Day Nine

Listen you loser! There’s enough pandemonium in this place night and day without nine drummers drumming, while the eight flaming maids-a-milking are beating my poor, old, alcoholic mother out of her own kitchen and gobbling up everything in sight. I’m warning you, you’re making an enemy of me.


Day Ten

Listen, Manure-face. I hope you’ll be haunted by the strains of ten pipers piping which you sent to torment us last night. They were aided in their evil work by those maniac drummers, and it wasn’t a pleasant sight to look out the window and see eight hefty maids-a-milking pogo-ing around with the ensuing punk-rock uproar. My mother has just finished her third bottle of whiskey, on top of a hundred and twenty four grains of Valium. You’ll get yours!

Gobnait O’Lúnasa

Day Eleven

You have scandalized my mother, you dirty Jezebel. It was bad enough to have eight maids-a-milking dancing to punk music on the front lawn but they’ve now been joined by your friends ~ the eleven Lords-a-leaping, and the antics of the whole lot of them would leave the most decadent days of the Roman Empire looking like “Outlook”. I’ll get you yet, you old bag!

Day Twelve

Listen, Slurry-head. You have ruined our lives. The twelve maidens dancing turned up last night and beat the living daylights out of the eight maids-a-milking 'cos they found them carrying on with the eleven Lords-a-leaping. Meanwhile, the swans got out of the living-room, where they’d been hiding since the big battle, and savaged hell out of the Lords and all the Maids. There were eight ambulances here last night, and the local Civil Defense as well. The mother is in a home for the bewildered, and I’m sitting here up to my neck in birds’ droppings, empty whiskey and Valium bottles, birds’ blood and feathers, while the flaming cows eat the leaves off the pear-tree. I’m a broken man.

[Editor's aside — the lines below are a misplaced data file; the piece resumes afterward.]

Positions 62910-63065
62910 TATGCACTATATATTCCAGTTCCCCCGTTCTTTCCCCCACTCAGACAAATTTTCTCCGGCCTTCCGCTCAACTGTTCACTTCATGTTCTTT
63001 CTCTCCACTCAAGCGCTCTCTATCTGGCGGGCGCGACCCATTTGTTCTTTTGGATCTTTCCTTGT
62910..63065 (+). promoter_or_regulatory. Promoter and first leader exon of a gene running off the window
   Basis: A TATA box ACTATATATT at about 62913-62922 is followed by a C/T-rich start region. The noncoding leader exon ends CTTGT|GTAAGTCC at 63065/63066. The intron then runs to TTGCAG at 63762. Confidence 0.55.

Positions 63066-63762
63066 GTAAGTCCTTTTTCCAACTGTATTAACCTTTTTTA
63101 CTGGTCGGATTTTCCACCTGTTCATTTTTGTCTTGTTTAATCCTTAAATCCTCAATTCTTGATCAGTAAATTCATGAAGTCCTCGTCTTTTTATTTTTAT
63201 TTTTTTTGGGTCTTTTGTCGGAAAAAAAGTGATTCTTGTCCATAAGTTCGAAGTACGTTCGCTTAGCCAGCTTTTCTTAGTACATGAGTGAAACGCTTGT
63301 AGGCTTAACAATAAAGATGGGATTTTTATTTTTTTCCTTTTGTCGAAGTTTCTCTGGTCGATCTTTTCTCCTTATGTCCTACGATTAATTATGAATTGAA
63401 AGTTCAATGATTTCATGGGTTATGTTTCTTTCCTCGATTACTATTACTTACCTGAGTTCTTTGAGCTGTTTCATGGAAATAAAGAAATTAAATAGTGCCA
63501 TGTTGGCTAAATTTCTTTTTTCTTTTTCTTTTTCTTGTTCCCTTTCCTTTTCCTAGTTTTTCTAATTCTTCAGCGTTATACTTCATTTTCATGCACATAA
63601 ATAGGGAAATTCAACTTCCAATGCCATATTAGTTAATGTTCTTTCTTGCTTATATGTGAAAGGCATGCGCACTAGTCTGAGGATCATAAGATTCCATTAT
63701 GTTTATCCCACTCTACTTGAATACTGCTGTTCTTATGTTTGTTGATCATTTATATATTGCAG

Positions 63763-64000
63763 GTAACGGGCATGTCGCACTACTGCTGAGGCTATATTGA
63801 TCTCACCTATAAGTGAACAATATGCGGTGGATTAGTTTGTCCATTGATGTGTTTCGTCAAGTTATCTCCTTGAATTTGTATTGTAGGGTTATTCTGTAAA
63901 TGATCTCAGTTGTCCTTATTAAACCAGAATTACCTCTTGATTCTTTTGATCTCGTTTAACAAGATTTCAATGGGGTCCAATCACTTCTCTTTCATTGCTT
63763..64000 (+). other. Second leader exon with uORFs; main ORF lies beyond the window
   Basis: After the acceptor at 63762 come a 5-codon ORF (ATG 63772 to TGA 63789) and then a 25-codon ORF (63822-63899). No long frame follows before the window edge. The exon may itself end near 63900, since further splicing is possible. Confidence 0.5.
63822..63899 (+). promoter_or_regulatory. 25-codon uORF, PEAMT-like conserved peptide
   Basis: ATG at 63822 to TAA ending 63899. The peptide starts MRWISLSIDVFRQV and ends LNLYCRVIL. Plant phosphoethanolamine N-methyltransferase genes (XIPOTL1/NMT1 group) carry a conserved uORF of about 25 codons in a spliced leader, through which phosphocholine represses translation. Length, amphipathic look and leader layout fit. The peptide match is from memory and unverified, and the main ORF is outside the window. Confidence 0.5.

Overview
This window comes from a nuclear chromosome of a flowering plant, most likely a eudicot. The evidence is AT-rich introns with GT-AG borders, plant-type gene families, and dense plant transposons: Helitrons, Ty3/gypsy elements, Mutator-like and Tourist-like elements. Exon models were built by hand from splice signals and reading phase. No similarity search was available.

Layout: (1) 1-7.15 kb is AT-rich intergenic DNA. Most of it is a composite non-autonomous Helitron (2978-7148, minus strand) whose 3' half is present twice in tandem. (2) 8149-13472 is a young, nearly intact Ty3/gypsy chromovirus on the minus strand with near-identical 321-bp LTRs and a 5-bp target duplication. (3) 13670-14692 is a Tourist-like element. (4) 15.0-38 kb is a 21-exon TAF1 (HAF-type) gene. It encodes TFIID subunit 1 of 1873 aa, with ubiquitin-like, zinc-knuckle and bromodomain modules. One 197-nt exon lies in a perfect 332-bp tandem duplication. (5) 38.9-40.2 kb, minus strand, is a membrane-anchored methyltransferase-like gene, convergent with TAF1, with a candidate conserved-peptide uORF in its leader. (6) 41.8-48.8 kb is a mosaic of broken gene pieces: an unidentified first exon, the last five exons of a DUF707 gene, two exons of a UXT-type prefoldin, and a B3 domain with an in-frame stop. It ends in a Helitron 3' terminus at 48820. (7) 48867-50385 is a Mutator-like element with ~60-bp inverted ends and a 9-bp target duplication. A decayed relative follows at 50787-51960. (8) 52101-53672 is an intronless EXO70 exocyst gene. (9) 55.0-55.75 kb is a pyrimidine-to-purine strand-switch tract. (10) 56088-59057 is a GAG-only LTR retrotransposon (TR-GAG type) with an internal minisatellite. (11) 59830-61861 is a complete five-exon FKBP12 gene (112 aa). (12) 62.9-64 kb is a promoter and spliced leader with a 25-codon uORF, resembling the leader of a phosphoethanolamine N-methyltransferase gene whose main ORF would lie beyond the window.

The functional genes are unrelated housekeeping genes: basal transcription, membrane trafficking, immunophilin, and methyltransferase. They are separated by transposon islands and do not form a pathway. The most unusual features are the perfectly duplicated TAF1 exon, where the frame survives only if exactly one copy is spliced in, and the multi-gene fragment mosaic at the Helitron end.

Gobnait O’Lúnasa

...and to all a good night...

Sunday, September 12, 2010

The Third Annual Misanthrope's List

Well, folks, here we are again. Another year has passed and a fair number of you have managed to piss me off in some way or another. So here it is – The Third Annual Misanthrope’s List. Take a gander and see where you land. If you’ve managed to make it on the list more than five times then I’m probably either married to you, divorced from you or want to kill you. Either way it’s the annoying things in life that make you feel alive, right? Enjoy!

  1. The whole “your” / “you’re” mess. Why is it so hard for people to figure this one out? When people send me a message that says, “Your a dick!” I think, “My a dick? What does that even mean?” You’re is short for “you are.” Your is not. Smarten up.
  2. Pictures of lottery winners. Nobody, and I mean nobody, cares that Jim Bob and Ethel Mae just won $35 million. And I certainly don’t need to see photos of these morons in their native habitat.
  3. People that have almost quit smoking. Oh, Good Christ! Why do I care that you failed at doing something six months ago? If you don’t have anything better to talk about then stuff a couple more of those things in your face so I don’t have to listen to you whine about your bullshite addiction.
  4. People with corn teeth. Hey, Barnaby. Grab a toothbrush every now and then and scrub your glassies, Mate. Either that, or yank those fuckers out so I don’t have to stare at your mouth while you talk.
  5. The words “ginormous” and “redonculous.” They were funny the first time, but so were parachute pants. You don’t see me still wearing those, do ya? If either of these words shows up in the dictionary, I’m going to start speaking solely in Aramaic.